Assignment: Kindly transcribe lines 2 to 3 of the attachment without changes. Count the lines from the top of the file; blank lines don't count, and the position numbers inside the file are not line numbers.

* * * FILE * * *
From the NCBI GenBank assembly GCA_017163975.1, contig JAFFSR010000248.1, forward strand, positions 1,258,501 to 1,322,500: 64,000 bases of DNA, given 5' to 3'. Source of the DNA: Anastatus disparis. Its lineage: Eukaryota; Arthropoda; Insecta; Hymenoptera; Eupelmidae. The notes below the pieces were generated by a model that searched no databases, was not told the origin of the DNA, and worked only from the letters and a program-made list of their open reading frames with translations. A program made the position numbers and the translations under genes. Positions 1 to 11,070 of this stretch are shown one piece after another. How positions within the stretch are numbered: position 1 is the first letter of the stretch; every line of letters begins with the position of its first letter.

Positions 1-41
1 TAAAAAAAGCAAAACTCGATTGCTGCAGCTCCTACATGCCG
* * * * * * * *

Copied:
Positions 1-41
1 TAAAAAAAGCAAAACTCGATTGCTGCAGCTCCTACATGCCG